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Froma Harrop: The moderation of Margaret Thatcher

 

Froma Harrop

 

In honoring Margaret Thatcher, some of her greatest fans complain, "They don't make conservatives like that any more." 

 

But they do. Problem is, the Republican right wing now running the party primaries would chew a Thatcher-type politician into unelectable shards. 

 

It takes a brave conservative to engage in detail-oriented fights over what government should and shouldn't do. How much easier to draw simple-minded cartoons of bloated government and condemn any public program as "socialism." Ideological purists may shudder, but this hard process is called governing. [1] 

 

Thatcher would have laughed at when Obamacare foes' called the reforms "a government takeover of health care." Recall how, in the heat of battle, the right waved Britain's National Health Service as a warning of terrible things awaiting American health care under the Affordable Care Act. 

 

But here is what Thatcher wrote about the NHS in her memoir, "The Downing Street Years," after she had left the thick of politics: "I believed that the NHS was a service of which we could genuinely be proud. It delivered a high quality of care -- especially when in it came to acute illnesses -- and at a reasonably modest unit cost, at least compared with some insurance-based systems." 

 

In Britain, doctors work for the government, making the NHS truly socialistic. As for government control of health care, Obamacare doesn't come close. But had candidate Obama likewise praised NHS to the skies, his consultants would have passed around smelling salts. 

 

As prime minister, Thatcher raised the value added tax -- a kind of national sales tax -- to help pay for cuts in income tax rates. (She wasn't into borrowing money for tax cuts.) When Mitt Romney said he'd consider a similar tax during the Republican presidential primaries, Newt Gingrich called him a "European socialist."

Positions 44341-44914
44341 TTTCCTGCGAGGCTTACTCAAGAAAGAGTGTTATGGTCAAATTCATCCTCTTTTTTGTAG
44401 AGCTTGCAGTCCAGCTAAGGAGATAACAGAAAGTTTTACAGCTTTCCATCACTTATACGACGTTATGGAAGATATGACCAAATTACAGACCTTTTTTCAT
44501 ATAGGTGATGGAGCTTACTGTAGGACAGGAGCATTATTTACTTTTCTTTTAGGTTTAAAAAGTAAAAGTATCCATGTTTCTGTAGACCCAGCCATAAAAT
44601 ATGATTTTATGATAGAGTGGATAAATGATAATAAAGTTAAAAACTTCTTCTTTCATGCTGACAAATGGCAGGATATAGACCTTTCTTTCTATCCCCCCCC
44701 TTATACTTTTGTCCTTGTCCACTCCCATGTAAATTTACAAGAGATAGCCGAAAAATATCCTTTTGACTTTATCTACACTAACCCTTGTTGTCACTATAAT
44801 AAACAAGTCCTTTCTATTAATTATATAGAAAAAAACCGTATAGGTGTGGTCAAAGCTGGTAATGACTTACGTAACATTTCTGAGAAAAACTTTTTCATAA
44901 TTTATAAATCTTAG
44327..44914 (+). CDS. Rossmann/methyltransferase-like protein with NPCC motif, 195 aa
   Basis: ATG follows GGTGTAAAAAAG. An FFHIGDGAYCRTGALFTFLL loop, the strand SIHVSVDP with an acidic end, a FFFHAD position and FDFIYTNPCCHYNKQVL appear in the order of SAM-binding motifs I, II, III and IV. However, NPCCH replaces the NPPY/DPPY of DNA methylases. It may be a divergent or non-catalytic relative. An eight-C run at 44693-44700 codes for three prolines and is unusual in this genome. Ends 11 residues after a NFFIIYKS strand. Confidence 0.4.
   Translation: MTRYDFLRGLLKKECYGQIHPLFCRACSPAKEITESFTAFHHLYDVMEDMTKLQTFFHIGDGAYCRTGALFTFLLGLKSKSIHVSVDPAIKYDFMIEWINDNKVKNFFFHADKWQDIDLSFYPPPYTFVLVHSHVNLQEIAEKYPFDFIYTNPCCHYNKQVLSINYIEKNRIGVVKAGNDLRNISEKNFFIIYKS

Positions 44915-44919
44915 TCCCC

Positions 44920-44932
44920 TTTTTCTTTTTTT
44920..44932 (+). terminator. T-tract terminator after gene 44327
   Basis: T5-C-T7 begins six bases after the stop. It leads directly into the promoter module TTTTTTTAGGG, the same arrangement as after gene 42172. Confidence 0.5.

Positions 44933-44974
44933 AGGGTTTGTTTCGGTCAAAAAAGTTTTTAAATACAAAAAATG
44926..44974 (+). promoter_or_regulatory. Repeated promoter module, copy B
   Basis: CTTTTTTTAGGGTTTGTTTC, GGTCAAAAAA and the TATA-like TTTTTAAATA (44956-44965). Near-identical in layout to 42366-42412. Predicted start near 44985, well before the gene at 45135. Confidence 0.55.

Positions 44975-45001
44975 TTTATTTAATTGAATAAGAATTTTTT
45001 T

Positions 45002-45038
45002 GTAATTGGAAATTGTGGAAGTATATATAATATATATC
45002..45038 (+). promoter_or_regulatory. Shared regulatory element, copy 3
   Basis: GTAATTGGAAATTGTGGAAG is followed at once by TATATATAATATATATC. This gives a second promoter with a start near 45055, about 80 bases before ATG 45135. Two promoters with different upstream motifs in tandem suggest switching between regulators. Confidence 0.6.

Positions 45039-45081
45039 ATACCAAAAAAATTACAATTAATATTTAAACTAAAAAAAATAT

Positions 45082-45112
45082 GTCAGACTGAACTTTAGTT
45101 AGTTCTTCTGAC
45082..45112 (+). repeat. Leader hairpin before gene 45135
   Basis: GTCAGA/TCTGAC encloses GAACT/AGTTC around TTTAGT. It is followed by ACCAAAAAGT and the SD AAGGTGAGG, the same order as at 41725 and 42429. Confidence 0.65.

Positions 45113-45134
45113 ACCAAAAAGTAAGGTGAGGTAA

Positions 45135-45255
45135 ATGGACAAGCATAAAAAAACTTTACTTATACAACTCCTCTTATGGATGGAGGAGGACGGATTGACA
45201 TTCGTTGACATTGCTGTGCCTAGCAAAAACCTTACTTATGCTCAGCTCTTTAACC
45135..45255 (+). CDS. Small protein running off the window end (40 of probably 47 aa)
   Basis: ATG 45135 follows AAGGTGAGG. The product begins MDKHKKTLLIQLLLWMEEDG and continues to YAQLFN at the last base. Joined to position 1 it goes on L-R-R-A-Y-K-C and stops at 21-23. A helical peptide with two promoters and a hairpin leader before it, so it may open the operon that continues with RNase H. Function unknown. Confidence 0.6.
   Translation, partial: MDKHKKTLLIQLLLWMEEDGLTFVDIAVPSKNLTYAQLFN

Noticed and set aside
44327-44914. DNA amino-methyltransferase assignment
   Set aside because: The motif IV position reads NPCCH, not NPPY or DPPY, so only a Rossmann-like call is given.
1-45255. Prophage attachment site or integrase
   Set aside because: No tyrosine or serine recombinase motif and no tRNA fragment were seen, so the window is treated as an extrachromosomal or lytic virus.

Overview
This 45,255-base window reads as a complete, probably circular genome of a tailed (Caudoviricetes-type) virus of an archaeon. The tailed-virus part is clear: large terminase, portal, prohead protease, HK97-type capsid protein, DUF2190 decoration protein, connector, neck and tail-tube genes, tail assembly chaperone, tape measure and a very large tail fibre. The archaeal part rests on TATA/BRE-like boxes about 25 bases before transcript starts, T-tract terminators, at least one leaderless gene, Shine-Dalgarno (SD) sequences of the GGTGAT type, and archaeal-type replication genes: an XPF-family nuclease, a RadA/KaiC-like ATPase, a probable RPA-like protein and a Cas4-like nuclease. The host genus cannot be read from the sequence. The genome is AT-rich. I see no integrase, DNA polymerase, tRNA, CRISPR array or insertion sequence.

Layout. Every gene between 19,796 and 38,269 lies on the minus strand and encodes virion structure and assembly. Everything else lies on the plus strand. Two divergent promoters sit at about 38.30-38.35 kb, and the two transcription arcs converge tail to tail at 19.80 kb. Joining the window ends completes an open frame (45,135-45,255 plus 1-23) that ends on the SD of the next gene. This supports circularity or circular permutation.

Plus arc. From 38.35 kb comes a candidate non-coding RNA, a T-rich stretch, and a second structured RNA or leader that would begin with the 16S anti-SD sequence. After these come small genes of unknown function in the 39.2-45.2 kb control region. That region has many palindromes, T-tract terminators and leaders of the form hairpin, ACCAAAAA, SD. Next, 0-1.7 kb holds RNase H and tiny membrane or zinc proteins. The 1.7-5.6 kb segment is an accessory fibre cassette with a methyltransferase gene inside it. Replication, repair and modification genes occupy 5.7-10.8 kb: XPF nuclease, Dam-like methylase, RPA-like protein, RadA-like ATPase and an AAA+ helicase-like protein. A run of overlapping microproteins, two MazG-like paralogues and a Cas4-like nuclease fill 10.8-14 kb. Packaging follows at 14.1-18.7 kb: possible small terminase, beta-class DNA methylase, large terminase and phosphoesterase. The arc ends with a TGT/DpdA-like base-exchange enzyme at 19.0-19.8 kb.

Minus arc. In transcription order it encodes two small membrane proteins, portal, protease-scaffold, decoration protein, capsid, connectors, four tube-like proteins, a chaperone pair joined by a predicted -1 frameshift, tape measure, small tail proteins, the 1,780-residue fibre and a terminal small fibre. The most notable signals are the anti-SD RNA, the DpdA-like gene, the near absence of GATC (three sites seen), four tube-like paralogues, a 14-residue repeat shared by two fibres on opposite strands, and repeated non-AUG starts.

Note that the founder of free-market economics, Adam Smith, regarded such taxes as a swell idea. "Taxes on consumptions are best levied by way of excise," he wrote in his 1776 classic, "The Wealth of Nations." "They have the advantage of 'being paid imperceptibly.'" 

 

Another Thatcher hero was the late conservative economist, Milton Friedman, hailed as Smith's spiritual heir. Conservatives often cite Friedman's view that the bigger the share of government spending in a national economy, the less free the people are. But, hmmm, at what point would government's share set off an alarm that freedom was really in peril? 

 

Friedman offered a number: 60 percent of the gross domestic product. Right now our government spending -- federal, local and state put together -- accounts for about 35 percent of GDP, well below the panic point. 

 

Thatcher revered Friedrich Hayek's "Road to Serfdom," a book conservatives raise high as the great repudiation of socialism. One hopes but can't assume that their praise extends to the parts where Hayek defends a minimum wage, guaranteed health coverage and other government programs. 

 

Hayek wrote that "there can be no doubt that some minimum of food, shelter, and clothing, sufficient to preserve health and the capacity to work, can be assured to everybody ... Nor is there any reason why the state should not assist the individuals in providing for those common hazards of life against which few can make adequate provision." For insurable risks, he added, "The case for the state's helping to organize a comprehensive system of social insurance is very strong." 

 

However one feels about Thatcher's politics, there's no question that she chose crusades and framed arguments with great care. She didn't talk of drowning governments in bathtubs. For her pragmatism, much of today's Republican right would have panned Thatcher as "socialist," "statist" and, heaven forfend, "European" -- though they now hail her.

 

 

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